Orogeny is yet again shown to be limited only by the demands of plot. Syenite can affect layers of stone way underground. Alabaster can protect her ship at sea from miles away. S can pull up a shaft of rock from many fathoms below the surface to sink a couple of ships. It's not clear to me that there's any system here other than the "drat, the story's in a bit of a whole, I'd better have progeny solve it". In fact the whole thing increasingly reminds me of the old Batman and Robin TV series, where the dynamic duo were free to invent any old trick as necessary to get out of last week's cliffhanger.

    Of course I do realise this is perilously close to @Apocryphal 's superhero reading! Maybe in fact a written novel is the wrong medium for this story, and it would work far better as a graphic novel? I can easily imagine this in graphic form a la Trigan Empire or Judge Dredd, and in that case the utter disinterest in world building or such like wouldn't matter. It would just be what in fact it is... a bold and unique world filled with wild coincidence and unrestrained action. I wouldn't always be having salmon thoughts if it was a graphic novel, I'd just be delighting in the pageantry of it.

    You'll have guessed that I wasn't won over by all these people from the past randomly assembling. And I could bore everyone with my lack of credulity that Tonkee / Binof really could have done that tracking and projection of the obelisks' paths, given the actual state of science and tech of this world. But that's salmon talk, and I am trying to rethink the book as a serious graphic novel in which considerations of plausibility don't come into it.
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    Replies to multiple posts:

    @Apocryphal said:
    One thing I haven't noticed so far in this book is the influence of H.P. Lovecraft, which I'm sure you've noticed I look for everywhere. 😁

    If the story were Lovecraft-influenced, what would you expect to see?

    @clash_bowley said:
    The killing of the sailors reminds me of the smashing of the lifeboats of the sunken Japanese troopship in Run Silent, Run Deep - the captain did it alone on the bridge because he couldn't order his men to do it, and he couldn't allow the soldiers to land - but Innon has Syenite do it. Different culture, different customs.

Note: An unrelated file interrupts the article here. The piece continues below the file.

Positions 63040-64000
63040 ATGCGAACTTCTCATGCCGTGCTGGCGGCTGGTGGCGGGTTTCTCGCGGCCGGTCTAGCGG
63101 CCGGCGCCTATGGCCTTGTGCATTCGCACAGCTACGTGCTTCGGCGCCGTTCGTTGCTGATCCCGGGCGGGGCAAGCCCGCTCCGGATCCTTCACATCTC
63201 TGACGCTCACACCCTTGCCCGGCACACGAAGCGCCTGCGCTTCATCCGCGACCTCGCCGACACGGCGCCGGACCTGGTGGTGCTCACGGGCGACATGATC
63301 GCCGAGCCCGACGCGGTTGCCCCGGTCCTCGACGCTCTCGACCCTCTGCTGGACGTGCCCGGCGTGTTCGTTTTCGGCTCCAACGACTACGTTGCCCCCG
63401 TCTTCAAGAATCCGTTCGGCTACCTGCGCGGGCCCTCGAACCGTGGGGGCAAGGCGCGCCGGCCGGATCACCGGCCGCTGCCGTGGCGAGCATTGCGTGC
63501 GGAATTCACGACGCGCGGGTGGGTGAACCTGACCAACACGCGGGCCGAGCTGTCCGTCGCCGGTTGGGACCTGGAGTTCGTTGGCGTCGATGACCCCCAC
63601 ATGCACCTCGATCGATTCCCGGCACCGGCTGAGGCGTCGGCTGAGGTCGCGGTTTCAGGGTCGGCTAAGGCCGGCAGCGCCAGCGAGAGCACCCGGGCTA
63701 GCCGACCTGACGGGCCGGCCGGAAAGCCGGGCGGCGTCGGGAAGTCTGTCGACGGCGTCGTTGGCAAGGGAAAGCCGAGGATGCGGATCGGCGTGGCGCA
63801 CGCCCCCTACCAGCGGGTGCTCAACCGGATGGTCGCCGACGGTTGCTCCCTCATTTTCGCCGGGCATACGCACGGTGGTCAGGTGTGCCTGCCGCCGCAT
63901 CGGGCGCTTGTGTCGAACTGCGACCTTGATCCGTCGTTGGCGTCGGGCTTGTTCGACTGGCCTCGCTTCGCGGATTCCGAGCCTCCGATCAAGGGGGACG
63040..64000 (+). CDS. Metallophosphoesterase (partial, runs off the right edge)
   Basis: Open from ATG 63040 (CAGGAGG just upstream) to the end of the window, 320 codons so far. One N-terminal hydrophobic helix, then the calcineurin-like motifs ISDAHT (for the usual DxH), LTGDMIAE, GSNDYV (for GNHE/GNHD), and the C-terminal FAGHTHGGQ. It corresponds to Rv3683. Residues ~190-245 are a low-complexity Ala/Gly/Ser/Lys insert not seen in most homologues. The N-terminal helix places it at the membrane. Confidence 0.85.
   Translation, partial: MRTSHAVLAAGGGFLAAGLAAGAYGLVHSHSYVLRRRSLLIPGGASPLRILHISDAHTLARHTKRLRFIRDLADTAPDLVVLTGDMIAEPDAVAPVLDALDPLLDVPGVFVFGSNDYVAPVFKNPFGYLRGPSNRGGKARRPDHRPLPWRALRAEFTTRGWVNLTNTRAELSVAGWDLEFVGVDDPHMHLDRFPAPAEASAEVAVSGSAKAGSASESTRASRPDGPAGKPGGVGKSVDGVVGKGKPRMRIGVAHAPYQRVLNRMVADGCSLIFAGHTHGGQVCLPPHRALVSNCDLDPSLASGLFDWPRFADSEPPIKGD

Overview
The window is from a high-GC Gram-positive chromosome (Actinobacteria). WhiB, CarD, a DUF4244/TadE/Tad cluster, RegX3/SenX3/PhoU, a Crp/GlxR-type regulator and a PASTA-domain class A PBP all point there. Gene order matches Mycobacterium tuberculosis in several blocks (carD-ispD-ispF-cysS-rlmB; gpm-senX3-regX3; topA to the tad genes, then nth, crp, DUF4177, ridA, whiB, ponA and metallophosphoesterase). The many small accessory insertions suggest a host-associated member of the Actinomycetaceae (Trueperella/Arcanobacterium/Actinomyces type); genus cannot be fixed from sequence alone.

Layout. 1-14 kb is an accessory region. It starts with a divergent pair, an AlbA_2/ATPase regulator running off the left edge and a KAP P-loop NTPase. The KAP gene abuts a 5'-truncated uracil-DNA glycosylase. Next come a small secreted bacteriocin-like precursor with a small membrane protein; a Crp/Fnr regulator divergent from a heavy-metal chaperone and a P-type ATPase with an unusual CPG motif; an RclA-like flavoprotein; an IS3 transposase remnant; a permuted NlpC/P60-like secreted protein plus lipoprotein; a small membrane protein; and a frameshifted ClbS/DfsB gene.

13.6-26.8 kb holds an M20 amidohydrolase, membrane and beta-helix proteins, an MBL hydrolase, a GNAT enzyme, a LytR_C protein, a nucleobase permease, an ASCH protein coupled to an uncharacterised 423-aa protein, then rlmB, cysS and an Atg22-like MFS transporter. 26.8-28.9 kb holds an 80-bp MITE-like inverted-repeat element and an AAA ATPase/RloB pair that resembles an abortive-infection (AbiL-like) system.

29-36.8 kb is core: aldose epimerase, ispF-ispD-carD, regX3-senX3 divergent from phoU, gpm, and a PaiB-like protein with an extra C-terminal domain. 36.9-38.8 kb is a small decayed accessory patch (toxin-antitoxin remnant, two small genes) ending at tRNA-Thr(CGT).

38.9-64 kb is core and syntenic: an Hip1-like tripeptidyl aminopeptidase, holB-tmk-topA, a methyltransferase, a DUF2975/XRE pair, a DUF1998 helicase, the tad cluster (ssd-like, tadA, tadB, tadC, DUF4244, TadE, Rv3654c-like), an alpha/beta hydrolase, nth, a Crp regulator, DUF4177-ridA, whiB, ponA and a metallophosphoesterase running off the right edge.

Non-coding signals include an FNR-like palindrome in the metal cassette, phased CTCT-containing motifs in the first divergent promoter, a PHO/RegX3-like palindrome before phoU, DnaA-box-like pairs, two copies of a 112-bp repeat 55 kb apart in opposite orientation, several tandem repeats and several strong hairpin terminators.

Was it that Innon didn't want the blood on his hands, or that he wasn't capable of the orogeny needed?

    @RichardAbbott said:
    Of course I do realise this is perilously close to @Apocryphal 's superhero reading! Maybe in fact a written novel is the wrong medium for this story, and it would work far better as a graphic novel? I can easily imagine this in graphic form a la Trigan Empire or Judge Dredd, and in that case the utter disinterest in world building or such like wouldn't matter. It would just be what in fact it is... a bold and unique world filled with wild coincidence and unrestrained action. I wouldn't always be having salmon thoughts if it was a graphic novel, I'd just be delighting in the pageantry of it.

    In case you don't know, Jemisin does some writing for graphic novels. I'm not too sure about how much or which came first.

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    edited March 19

    @RichardAbbott - I told you before that I think of this as a comic book without pictures! It works, salmon brother! BTW, Trigan Empire is a great example! :D

    @NeilNjae - We are not told, so I hesitate. Projecting from known bases is what gets one in salmon trouble, after all! But I would guess Innon FELT he would be incapable, whether he was or not, and that feeling was not struggled against too hard, as Innon didn't WANT to be capable of doing the deed... That again is a muppet flail in the dark. I wouldn't put any money on it!

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    > @clash_bowley said:
    > @RichardAbbott - I told you before that I think of this as a comic book without pictures! It works, salmon brother! BTW, Trigan Empire is a great example! :D
    >

    I devoured it weekly as a child, and check out https://www.amazon.co.uk/dp/1781087555
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    It's available again? Awesome! I have the collected hardcover, and it is great! :D

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    I've had it on preorder since last August or so :)